In addition to these sorts of events, jQuery Mobile makes page transitions, layout development, dialogs and more far easier to create for mobile devices.
When should you use new input methods?
A relatively new convention on desktop browsers is the ability to drag and drop files from your desktop directly into a web page. Gmail allows this (but doesn’t it make it obvious to users that don’t already know about it), as well as several image sharing sites like Imgur.com.
Because this isn’t a very common interaction, it requires explaning. You wouldn’t simply start dragging and dropping files from your desktop to a browser to upload a file (usually). You either already know that this site accepts that type of input, or the site has done a good job explaining that this is a possible interaction.
It’s not a mature convention yet. There isn’t a commonly accepted way of visually communicating this input type… though a few are surfacing.
On the other hand, there already exist a lot of very practical conventions in web design. Obviously, underlined text (usually a separate color from surrounding text) constitutes a link. Modals can usually be closed by clicking outside of the modal area (or by hitting a close button). The list goes on…
Returning to mobile design, the same holds true: while many clever new interaction types like “swiping” can potentially offer great solutions to UI design problems, they’re still very new gestures. People aren’t used to “swiping” in a browser. Does swiping on one site do the same thing on another site? Does swiping affect an entire page, or is it used inside of a containing element?
These new interactions in the immediate future need to be taught to the user. Also, you most likely should not be going out of your way to cram every possible type of gesture into your trendy new app. Only use these newer types of input when you truly believe they make sense. There’s no sense in reinventing the wheel if no one knows how to use it.
This wraps up our series on Considerations for Mobile Design, but this is merely a stepping stone for people who are just beginning to wrap their heads around the mobile web. If you’re like me, you may have have been dismissing the mobile web for the past few years. For some of us, it just didn’t feel quite ready to handle complex applications with rich user experiences.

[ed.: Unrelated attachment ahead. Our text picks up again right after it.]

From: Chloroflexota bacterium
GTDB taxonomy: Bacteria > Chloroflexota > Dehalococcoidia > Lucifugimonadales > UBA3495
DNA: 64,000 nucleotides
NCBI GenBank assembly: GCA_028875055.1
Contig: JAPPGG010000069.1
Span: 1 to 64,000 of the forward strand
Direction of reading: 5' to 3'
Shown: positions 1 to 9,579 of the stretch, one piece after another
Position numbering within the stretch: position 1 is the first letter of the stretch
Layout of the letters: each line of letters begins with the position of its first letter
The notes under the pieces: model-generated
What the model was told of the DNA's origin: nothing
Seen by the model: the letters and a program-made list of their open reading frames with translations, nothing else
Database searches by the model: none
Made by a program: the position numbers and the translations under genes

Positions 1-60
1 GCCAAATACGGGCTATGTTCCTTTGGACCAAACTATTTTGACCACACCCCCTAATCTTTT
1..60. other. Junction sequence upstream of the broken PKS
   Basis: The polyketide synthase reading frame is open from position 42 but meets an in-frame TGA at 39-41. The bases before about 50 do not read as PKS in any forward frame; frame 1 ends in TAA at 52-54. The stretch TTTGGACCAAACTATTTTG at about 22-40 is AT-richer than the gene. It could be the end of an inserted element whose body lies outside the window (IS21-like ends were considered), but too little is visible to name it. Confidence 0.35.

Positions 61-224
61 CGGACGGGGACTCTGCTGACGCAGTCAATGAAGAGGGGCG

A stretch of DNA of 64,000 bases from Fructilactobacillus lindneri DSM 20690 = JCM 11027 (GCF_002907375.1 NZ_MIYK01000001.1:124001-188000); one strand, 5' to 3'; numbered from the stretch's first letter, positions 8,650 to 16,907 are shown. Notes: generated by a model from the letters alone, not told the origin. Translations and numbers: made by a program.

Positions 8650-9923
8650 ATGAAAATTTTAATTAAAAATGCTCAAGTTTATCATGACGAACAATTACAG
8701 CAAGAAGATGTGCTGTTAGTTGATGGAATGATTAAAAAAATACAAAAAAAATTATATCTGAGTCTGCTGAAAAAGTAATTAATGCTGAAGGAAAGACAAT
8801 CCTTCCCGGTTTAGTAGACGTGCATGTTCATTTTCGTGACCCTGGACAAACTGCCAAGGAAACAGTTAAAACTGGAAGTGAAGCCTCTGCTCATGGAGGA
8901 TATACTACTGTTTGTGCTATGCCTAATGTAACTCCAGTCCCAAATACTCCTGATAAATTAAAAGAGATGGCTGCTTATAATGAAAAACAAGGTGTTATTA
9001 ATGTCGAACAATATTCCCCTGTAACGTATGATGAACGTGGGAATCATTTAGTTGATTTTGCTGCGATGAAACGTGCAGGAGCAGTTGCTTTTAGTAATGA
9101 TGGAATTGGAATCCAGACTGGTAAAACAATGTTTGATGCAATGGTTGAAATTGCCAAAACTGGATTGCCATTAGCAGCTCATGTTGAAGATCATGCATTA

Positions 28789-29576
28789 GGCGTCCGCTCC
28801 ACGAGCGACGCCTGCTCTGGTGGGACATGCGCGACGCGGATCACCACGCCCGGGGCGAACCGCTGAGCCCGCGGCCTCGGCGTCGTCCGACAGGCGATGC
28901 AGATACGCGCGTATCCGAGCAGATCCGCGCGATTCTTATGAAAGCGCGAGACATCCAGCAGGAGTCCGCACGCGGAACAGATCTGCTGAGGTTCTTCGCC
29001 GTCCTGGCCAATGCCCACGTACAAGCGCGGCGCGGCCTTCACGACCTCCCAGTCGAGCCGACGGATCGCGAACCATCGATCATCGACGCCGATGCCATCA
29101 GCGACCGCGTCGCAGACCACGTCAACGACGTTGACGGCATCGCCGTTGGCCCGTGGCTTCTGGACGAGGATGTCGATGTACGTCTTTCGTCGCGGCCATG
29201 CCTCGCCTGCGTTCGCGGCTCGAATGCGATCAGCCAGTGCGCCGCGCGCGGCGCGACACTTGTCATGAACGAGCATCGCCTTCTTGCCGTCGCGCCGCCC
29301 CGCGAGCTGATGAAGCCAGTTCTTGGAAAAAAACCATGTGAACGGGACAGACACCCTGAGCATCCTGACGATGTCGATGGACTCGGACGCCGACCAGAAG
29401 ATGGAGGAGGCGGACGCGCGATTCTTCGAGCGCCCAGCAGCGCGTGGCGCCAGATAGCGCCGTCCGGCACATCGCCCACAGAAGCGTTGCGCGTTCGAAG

If we’re not at a point where the mobile web is ready today, we’re certainly very close. Between device availability, high speed connections, and new web technology, the groundwork is in place (or at least falling into place) to develop new generations of web-based applications that assist us, travel with us, and connect us with others at all times.
There are a few resources that I’ve found useful in discovering more about mobile design that you might also find interesting:
Luke Wroblewski is an accomplished product design leader who has spent a significant amount of time discussing the mobile web. He advocates a “Mobile First” approach to designing products, and offers concrete reasons why you should too.
The W3C is maintaining a portal of interesting mobile related topics, as well as upcoming events.
Chui Chui Tan recently authored a post here on the UX Booth in regards to designing better forms for mobile devices. It’s quite a good read!
There are also quite a few books out there on the subject of mobile web design, many widely applauded. However, the mobile web landscape has changed (and continues to change) so quickly that much of the information written about the mobile web even a year ago is no longer relevant. I would strongly encourage focusing on recent articles and publications to avoid misinformation.
And of course, the UX Booth will continue to discuss the mobile web as it continues to gain momentum. We’re hoping that this series is just the beginning of a topic we consider to be extremely interesting, and we’re actively seeking contributors to help us explore the mobile web as it continues to blossom. If you’re interested in becoming a guest author on the UX Booth, please be sure to visit our Contribute page.
Ready to get your feet wet in Interaction Design? In this article we touch briefly on all aspects of Interaction Design: the deliverables, guiding principles, noted designers, their tools and more. Even if you're an interaction designer yourself, give the article a read and share your thoughts.
During my years in an agency, I've seen the spectrum of tool experimentation. I've heard passionate user experience designers argue in favor (and equally as often, against) Axure, Balsamiq, UXPin, Invision, Photoshop, you name it. We've tried it. Usually, the outcome is something out of Goldilocks and the Three Bears: the tool is too robust, or too simplistic, too slow, or too buggy, and no one's happy.